Quản trị web

Quản trị web

Students with a strong connection to Vietnamese culture and a passion for promoting public health are coming together through the Vietnam Health Project.

Each year, VHP, a non-profit organization, sends a group of students to Vietnam with the mission to improve the health care situation in rural areas.

A Japanese man who has been helping Agent Orange victims in Vietnam for more than 10 years is set to publish a book on the damage dioxin has caused to Vietnamese.

Nishimura Yoichi (left) shows a manuscript of his book on the damage dioxin has caused to Vietnamese to Nguyen Thi Hien, chairwoman of the Da Nang Association for Agent Orange Victims. Photo courtesy of Phu Nu Newspaper

On the occasion of the World Wide Knit in Public Day (1) Saturday, June 8, 2013, it seems shouldering to announce that the Association AD@LY at Montpellier has initiated a project of solidarity among knitters of Montpellier (France) and Dalat (Vietnam) in order to mobilize supportive hands for celebrating the marriage of the thread and needles.

So it is said! All and all in position to view the work performed as a wide wollen blanket of 300 sqm!

Indeed, to impact Women in the context of sustainable and team spirit development in the context of globalization, the World Wide Knit in public Day was launched in 2005 by Ms Danielle Landes.

The Tale of An Phuc House, which focuses on Vietnamese children living with Agent Orange (AO) problems, won the Best Documentary Film at the New York City International Film Festival that concluded on June 21 evening (Vietnam time).

Directed by Bulgaria-born Ivan Tankushev whose wife is Vietnamese, the 91-minute documentary tells a story about the lives of 20 disabled Vietnamese children who are third-generation victims of Agent Orange at the An Phuc rehabilitation center based in Ho Chi Minh City.

Haunting legacy of Agent Orange

Morwell Vietnam veteran Colin Bermingham remembers the moment he was drenched with ‘Agent Orange’ like it was yesterday.

Pentagon ignored Agent Orange warnings

Agent Orange was criminal.

I am writing to add a bit of information about our government’s decision to use Agent Orange and the subsequent cover-up. In his recent letter, Mr. Meinhold documents that our Department of Defense knew they were spraying dioxin, a very, very powerful carcinogen, citing specifics from Admiral Zumwalt’s 1990 report to the VA.

In the mid-1960s, I was a support member to a team, led by a company president and comprised of scientists and lawyers, whose sole purpose was to convince the Department of Defense that spraying Agent Orange in areas that might be inhabited by humans would be criminal, a crime against humanity. We believed that dioxin was among the most hazardous substances known to man and that if “they” understood, they would abandon this idea. After several presentations at the Pentagon detailing the hazards, the team failed to convince and, shockingly, the decision was made to spray in even higher, more toxic concentrations.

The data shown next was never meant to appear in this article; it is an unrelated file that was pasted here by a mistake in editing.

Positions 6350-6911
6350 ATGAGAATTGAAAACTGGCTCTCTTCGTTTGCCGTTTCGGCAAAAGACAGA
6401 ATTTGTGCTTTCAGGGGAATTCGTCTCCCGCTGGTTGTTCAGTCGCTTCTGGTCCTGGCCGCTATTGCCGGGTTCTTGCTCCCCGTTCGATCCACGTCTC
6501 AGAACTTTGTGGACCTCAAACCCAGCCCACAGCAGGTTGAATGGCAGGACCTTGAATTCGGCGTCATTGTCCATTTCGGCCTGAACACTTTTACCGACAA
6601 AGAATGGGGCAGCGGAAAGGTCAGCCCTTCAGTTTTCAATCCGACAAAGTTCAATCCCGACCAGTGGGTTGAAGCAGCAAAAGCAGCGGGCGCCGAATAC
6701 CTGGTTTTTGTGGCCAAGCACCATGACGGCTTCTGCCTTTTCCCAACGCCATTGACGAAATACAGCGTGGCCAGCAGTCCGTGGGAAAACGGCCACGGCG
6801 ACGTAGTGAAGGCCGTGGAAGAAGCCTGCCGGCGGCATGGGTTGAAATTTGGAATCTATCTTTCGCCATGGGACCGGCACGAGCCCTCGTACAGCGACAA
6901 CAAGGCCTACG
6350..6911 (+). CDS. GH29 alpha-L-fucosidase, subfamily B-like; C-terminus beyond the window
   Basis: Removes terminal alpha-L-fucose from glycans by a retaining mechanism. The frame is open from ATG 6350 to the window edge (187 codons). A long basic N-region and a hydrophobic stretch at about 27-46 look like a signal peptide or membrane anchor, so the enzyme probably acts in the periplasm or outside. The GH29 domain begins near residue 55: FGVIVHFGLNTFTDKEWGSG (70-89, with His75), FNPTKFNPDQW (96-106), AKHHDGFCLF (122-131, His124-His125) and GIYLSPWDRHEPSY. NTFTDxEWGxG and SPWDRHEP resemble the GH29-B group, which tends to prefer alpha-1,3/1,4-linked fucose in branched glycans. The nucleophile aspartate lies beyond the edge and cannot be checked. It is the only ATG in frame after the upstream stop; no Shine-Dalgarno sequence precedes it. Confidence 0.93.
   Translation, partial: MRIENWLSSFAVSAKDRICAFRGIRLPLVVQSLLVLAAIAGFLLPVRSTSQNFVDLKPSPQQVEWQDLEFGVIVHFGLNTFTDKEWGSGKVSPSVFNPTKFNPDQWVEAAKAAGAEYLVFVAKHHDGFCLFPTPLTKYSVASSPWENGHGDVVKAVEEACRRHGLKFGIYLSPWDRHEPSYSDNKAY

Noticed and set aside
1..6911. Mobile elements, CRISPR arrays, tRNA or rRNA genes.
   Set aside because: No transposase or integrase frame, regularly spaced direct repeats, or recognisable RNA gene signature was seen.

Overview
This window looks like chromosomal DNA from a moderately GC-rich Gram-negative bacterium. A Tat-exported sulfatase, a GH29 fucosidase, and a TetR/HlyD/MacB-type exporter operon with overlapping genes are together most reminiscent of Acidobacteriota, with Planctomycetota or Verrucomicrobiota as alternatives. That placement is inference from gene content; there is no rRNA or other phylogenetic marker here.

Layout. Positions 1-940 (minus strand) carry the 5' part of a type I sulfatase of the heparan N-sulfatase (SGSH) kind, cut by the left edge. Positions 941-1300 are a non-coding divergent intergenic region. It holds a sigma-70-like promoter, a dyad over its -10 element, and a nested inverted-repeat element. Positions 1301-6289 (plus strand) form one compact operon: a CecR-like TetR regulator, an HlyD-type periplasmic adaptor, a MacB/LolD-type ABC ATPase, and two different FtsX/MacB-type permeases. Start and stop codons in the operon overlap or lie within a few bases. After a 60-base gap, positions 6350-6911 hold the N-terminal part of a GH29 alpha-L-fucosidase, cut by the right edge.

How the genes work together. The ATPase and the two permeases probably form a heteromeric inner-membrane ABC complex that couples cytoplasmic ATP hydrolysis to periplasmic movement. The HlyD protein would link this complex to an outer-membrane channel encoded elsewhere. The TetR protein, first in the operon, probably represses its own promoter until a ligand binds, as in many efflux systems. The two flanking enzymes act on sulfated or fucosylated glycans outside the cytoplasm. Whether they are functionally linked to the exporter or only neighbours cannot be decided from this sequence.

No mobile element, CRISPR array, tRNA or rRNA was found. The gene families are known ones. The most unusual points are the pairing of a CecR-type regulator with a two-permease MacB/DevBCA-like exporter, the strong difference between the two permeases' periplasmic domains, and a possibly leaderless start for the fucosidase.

Agent Orange: A Deadly Legacy

by Stephen Lendman.

Fifty-one years and counting! On August 10, 1961, America began spraying Agent Orange in Vietnam, Cambodia and Laos. Operation Ranch Hand waged herbicidal warfare for 10 years.

Around 20,000 sorties were flown. Other spraying was done from boats, trucks, or soldiers mounted with backpacks. Over five million acres were contaminated. About 20% of South Vietnam was sprayed at least once.

The event, co-organised by the Viet Nam Association of Victims of Agent Orange (AO)/dioxin (VAVA) and several other agencies and organisations, aims to commemorate the 50th anniversary of the tragic first use of AO sprayed by US troops on Viet Nam.

VAVA President Sen Lieut Gen Nguyen Van Rinh said at a press briefing that General Giap witnessed and thoroughly understood the chemical war on the country and he was one of the first people to back the establishment of VAVA to care for AO/dioxin victims.

EU, US plan up to $1bn in aid to Vietnam

The European Union (EU) and the U.S. Agency for International Development (USAID) have announced a plan of up to $1 billion in development aid for Vietnam to improve state governance, healthcare, social welfare, and agent orange/dioxin treatment between 2014 and 2020, the two organizations said last week.

Activities on Middle August Festival 2011

On occasion of The Middle August 2011, DAVA had received the consideration of many conpanies, organizations and individuals which gave presents for agent orange children victims in Danang city. These activities helped the children having fun like normal children and encouraging them to join in society.

The Volunteers Woman Organization gave presents for children at centre 1.

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